Sens. Ted Cruz of Texas and Rand Paul of Kentucky, both trailing in the presidential primary polls, are tapping into conservative anger at Washington, D.C., by attacking and defying Senate Majority Leader Mitch McConnell — signaling that GOP congressional leaders may become an issue in the campaign.
Since Republicans took control of Congress after the 2014 elections, grassroots conservatives have found themselves frustrated by congressional leaders they see as co-opted by the Washington establishment, where too many expense-account lunches have caused them to forget conservative principles.
House Speaker John Boehner (R-Ohio) and his team are reviled by many conservatives and frequently find themselves battling conservative lawmakers.
Both Paul and Cruz took aim last week at McConnell, long viewed by conservatives as an emblem of Washington deal-making and pretend-conservatism.
McConnell, who like Rand Paul is from Kentucky, is under fire from the right this time for a reported deal with Democrats to reauthorize the Export-Import Bank. It’s an FDR-era program many conservatives view as a kind of courier for payoffs from Washington politicians to their cronies in the business community.
Cruz took to the Senate floor Friday and crashed through taboos of the clubby chamber, explicitly saying his own majority leader had lied and also revealing comments made in one of the super-secret, weekly luncheons to which each party treats itself.
Cruz charged that McConnell had assured him and other Republicans that he had not made a deal with Democrats in May to stage a vote on the Ex-Im Bank in order to secure their backing for fast-track trade negotiation authority. But McConnell last week decided to put Ex-Im reauthorization to a vote as an amendment to a must-pass highway bill containing billions for roads.
The Senate voted 67-26 Sunday to end debate on the reauthorization, guaranteeing its eventual passage.
“The majority leader looked me in the eye, and looked 54 Republicans in the eye. I cannot believe he would tell a flat-out lie,” Cruz said. “And I voted based on those assurances that he made to each and every single one of us.”
“The majority leader looked me in the eye, and looked 54 Republicans in the eye. I cannot believe he would tell a flat-out lie,” Cruz said. “And I voted based on those assurances that he made to each and every single one of us.” Several establishment Republican senators then rebutted Cruz’s comments and lamented what they felt was his lack of decorum, among them Sen. Orrin Hatch of Utah.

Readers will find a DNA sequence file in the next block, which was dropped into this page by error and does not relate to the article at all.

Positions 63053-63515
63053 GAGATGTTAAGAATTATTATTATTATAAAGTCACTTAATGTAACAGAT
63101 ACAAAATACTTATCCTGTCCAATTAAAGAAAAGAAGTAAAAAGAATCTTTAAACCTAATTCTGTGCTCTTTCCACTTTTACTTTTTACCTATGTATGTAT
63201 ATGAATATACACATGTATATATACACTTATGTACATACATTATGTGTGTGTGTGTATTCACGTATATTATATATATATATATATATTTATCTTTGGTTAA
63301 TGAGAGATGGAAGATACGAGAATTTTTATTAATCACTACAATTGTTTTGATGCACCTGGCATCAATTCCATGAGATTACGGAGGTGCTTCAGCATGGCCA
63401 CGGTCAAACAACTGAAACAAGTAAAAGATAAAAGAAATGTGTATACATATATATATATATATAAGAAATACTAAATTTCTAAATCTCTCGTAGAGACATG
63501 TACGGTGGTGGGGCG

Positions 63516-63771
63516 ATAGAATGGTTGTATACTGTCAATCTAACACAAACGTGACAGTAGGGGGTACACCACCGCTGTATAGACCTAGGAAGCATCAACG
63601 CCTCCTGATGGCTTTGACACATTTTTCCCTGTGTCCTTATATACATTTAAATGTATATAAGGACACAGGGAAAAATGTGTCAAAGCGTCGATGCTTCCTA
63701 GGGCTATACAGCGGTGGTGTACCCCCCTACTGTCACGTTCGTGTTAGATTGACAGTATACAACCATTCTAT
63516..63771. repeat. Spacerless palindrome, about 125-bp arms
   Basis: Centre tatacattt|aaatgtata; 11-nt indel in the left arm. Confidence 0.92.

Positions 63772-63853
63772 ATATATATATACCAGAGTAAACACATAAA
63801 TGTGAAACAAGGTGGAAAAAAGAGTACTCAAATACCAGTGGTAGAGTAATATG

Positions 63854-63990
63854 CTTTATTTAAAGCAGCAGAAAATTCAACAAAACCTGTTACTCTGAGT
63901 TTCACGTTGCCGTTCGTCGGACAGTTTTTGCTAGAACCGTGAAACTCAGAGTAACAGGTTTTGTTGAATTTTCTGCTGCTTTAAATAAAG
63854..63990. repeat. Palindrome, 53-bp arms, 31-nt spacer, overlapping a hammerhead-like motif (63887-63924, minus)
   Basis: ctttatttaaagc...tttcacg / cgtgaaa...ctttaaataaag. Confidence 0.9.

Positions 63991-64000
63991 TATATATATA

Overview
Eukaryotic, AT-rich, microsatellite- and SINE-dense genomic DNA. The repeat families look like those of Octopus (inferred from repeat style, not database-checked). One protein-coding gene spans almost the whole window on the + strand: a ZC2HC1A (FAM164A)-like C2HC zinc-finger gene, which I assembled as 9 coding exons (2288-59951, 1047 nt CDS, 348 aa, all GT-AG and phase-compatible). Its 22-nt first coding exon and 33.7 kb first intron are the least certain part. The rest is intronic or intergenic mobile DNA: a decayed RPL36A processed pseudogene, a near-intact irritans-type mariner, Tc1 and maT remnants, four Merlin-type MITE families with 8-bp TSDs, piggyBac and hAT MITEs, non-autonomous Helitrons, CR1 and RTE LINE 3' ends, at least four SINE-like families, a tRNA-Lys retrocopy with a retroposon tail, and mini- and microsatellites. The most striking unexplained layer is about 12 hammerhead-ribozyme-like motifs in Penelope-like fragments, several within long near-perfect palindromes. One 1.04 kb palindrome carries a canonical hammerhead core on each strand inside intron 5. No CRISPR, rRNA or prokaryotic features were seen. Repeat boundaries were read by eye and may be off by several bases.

The Hill reported in May that McConnell indeed made such a pledge during a desperate Senate floor huddle with a small group of Democrats as voting on fast track was gaveled to a close. But McConnell claimed last week he had no choice to allow a vote on Ex-Im because supporters were holding hostage other amendments to the highway bill.
McConnell said Sunday there was nothing wrong with holding a vote.
“I don’t see a reason why they shouldn’t be allowed a debate and then a vote,” he said from the Senate floor. “When there is some overwhelming bipartisan support for an idea, even if I oppose it, it doesn’t require some special deal to see a vote occur on that measure.”
Paul, meanwhile, joined the fray, defying McConnell after the majority leader blocked Paul’s amendment to defund Planned Parenthood in the wake of videos showing a senior Planned Parenthood official callously musing on the procurement and sale of fetal organs.
“I’m prepared to use every Senate rule at my disposal to force my colleagues on record whether they like it or not,” Paul wrote on Facebook on Friday.
“I’m prepared to use every Senate rule at my disposal to force my colleagues on record whether they like it or not,” Sen. Paul wrote on Facebook on Friday. Paul was seeking to round up support for a petition that would allow him to end-run McConnell with an amendment, but he suggested Sunday he would pursue separate legislation.
McConnell has promised to move quickly on a vote to defund the organization.
Cruz’s focus on the Ex-Im Bank is perfectly tailored for a conservative electorate fed up with Washington insiders who have given them $18 trillion in debt, slow-to-middling economic growth, an unpopular revamp of the health care system, and two inconclusive wars, and who have spent all their entitlement savings.
Broadsides by GOP candidates against McConnell and other GOP leaders may only be beginning.
Republicans running for president and McConnell are particularly operating at cross purposes, given the possibility Republicans could lose the Senate majority. The candidates are hoping to appeal to conservative primary voters by showcasing Washington corruption and incompetence, while McConnell needs to pass legislation to prove to his caucus that he can lead them — and demonstrate to the larger electorate that Republicans can run the Senate.
This article first appeared today on radio talk show host Laura Ingraham’s new website LifeZette.